Back on draft night in 1998, the Golden State Warriors selected future Hall of Famer Vince Carter, but then traded him to the Toronto Raptors.
The first time the Warriors flirted with the idea was on draft day way back in 1998 when the team used the fifth overall pick to select the University of North Carolina product.
Though, it was a short-lived marriage. The Warriors and Toronto Raptors agreed to a trade that sent Carter to Toronto in exchange for college teammate Antawn Jamison.
In recent years, the Warriors had again toyed with the idea of recruiting the 43-year-old to bolster the bench, but the timing never was right. Carter decided to spend his last two seasons in a leadership role with the Atlanta Hawks.
It has been over 20 years since the Warriors decided to trade away the shooting guard on draft night. Carter has been going strong as an NBA player since 1998, but he may have appeared on the court for the final time due to the COVID-19 pandemic.
For the time being, Carter is at peace with how the end of his career has transpired as he tells Chris Kirschner of The Athletic.
"“This was fun. If it ended today, this day and the end of the season with these last 16 games will be talked about for a very long time. That’s something I’ll always remember. At least I scored my last basket. It’s a weird but cool memory…. If this is really it, I thank everyone for your love and support for all these years.”"
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Carter’s Hall of Fame credentials have never been in doubt. It was only a matter of when the veteran guard decided to hang up his sneakers.
How did the Warriors fare in their decision to trade Carter?
There is no doubt the Raptors got the better end of the deal with Carter, but Jamison turned out a nice career with the Warriors as well.
Golden State never had quality rosters during Jamison’s tenure, but that did not stop the forward from putting up impressive numbers. Perhaps, the larger issue with these rosters was that Jamison was the primary option, and sometimes the only option, on offense.
Across six seasons, the University of North Carolina product posted 20.2 PPG and 7.5 RPG while shooting 45 percent from the field.
Golden State never won more than 38 games in any of these six seasons, so Jamison’s chances of making the All-Star team were always remote. However, the 6-foot-8 forward established himself as one of the premier players while to wear a Warriors jersey.
The Warriors nearly snuck into the playoffs in Jamison’s final season with the team. However, the positive momentum the team was making with Jamison on the roster ended abruptly following the 2003 season.
The forward only spent one season with Dallas before being shipped to the Washington Wizards. With Washington, Jamison finally got some recognition as he was twice selected to the Eastern Conference All-Star team.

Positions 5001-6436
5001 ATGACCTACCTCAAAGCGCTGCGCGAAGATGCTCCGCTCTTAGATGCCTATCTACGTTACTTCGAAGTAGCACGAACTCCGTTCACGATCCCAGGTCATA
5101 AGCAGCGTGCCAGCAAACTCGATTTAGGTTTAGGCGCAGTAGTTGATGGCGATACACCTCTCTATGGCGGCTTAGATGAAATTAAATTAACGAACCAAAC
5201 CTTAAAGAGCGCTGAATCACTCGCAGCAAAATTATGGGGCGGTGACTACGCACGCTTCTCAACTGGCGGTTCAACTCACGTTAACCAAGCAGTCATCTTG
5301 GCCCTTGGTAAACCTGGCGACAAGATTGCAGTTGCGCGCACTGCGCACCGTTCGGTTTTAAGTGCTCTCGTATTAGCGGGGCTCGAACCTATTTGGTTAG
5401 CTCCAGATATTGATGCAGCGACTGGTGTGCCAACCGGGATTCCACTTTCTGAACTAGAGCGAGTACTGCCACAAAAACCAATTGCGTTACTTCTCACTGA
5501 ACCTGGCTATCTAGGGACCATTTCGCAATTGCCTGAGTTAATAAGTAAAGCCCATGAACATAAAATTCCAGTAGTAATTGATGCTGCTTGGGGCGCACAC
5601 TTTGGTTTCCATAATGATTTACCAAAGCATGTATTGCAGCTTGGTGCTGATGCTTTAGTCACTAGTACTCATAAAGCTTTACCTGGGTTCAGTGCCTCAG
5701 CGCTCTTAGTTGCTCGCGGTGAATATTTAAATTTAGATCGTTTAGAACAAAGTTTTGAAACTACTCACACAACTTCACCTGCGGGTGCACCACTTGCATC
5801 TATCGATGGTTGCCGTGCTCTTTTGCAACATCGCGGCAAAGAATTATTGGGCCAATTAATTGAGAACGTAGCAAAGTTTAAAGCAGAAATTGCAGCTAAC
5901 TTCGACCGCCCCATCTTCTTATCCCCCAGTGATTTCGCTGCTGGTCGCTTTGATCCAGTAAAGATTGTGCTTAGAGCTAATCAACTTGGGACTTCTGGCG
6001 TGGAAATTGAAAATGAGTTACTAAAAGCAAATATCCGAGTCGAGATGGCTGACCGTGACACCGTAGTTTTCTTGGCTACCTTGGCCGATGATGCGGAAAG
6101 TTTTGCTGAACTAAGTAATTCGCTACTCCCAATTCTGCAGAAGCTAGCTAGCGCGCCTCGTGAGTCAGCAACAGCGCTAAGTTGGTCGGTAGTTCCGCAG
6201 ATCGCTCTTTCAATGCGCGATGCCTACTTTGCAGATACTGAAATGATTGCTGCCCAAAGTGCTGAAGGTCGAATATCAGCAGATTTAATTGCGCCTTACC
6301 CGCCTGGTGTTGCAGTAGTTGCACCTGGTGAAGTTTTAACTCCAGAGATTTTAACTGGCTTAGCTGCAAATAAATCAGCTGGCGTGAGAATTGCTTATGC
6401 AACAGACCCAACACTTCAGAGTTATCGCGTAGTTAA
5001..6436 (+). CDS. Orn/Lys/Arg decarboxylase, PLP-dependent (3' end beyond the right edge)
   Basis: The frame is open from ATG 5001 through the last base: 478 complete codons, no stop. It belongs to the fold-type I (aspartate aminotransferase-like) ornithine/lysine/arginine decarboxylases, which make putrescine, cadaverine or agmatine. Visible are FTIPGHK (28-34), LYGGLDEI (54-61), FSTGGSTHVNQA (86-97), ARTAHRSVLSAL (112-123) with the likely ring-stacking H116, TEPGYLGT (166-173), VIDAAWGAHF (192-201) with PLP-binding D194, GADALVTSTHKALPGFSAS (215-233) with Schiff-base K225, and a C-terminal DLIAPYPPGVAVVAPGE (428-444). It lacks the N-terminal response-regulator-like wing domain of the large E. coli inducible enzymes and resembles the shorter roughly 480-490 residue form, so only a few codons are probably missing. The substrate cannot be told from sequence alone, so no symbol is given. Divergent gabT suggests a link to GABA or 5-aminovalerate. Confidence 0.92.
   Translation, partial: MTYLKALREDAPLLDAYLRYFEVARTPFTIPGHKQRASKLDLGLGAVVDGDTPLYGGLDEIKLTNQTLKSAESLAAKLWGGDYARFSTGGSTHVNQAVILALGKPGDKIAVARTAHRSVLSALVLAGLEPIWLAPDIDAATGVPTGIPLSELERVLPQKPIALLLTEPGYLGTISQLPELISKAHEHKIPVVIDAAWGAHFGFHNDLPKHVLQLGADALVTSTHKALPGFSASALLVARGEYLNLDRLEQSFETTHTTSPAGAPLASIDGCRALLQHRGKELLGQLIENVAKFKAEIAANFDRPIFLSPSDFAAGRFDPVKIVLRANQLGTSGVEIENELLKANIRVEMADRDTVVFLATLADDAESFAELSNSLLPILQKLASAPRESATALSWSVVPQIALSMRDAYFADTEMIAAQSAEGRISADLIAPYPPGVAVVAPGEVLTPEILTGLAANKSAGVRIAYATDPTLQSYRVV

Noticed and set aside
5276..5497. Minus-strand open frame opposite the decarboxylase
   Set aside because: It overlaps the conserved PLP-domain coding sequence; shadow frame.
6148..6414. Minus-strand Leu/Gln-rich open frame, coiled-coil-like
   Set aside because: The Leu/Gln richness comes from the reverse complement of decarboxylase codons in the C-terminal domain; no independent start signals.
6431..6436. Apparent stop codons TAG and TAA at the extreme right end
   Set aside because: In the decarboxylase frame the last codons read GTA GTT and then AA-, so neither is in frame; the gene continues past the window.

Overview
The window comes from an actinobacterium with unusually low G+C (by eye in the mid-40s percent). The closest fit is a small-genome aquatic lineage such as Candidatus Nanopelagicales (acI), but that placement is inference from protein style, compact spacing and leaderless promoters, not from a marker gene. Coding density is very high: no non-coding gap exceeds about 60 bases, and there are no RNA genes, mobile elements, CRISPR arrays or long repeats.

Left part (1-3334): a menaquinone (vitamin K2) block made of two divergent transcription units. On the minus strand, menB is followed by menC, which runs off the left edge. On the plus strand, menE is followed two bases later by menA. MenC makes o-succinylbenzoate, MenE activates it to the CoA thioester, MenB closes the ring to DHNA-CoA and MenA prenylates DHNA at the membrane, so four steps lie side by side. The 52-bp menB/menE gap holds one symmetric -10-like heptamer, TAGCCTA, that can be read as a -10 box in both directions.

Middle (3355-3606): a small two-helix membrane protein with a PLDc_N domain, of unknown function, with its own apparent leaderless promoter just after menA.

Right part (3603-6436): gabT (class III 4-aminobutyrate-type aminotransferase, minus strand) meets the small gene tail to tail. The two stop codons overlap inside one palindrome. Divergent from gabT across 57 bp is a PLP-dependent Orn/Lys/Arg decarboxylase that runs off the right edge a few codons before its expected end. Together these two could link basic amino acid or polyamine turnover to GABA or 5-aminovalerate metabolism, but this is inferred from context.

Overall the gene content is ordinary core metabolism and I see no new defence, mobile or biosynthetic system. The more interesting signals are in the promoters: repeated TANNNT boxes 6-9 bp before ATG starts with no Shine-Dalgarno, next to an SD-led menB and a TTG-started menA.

Unlike Carter, Jamison’s time on an NBA court did not span 22 seasons. He finished his career following the 2013-2014 season with the Los Angeles Clippers where he appeared sparingly as a reserve player.
The returns from that draft-day trade were much more favorable for the Raptors. While wearing a Raptors uniform, Carter posted 23.4 PPG, 5.2 RBP, and 3.9 APG while shooting 46 percent from the field.
These numbers quickly established Carter as one of the top players in the NBA. In parts of seven seasons with Toronto, Carter was elected to the Eastern Conference All-Star team six times. In addition to this, the Raptors made the playoffs in all six seasons that Carter finished with the team.
The 6-foot-6 forward was traded in the midst of his seventh season with the Raptors to the New Jersey Nets in a move that brought a package of players headlined by Alonzo Mourning.
Would the Warriors have reached the playoffs as frequently as the Raptors did had they held on to Vince Carter? The answer is complicated.
For his first three seasons in Toronto, Carter did share the court with Tracy McGrady, so the team often had multiple All-Stars on the court at the same time.
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With that being said, the Toronto rosters during the Carter era never featured much depth. Oftentimes, they brought in recognizable names at the end of their respective careers to supplement the roster.
On a different note, the Warriors played in a much stronger conference that featured two powerhouses in the Los Angeles Lakers and San Antonio Spurs during Carter’s time with the Raptors.
It seems likely the Warriors would have been better off keeping Carter. However, the rest of the roster behind would have left much to be desired.
They may have even snuck into the playoffs as a low seed.
Clearly trading away Carter on draft day was the wrong move. After 22 seasons, the veteran guard may have appeared on the court for the last time while outlasting his North Carolina teammate and draft day trade partner Antawn Jamison by a solid seven seasons.
The Warriors received a good player in Jamison, but the decision to trade Carter remains one of the bigger what-if scenarios in Warriors history.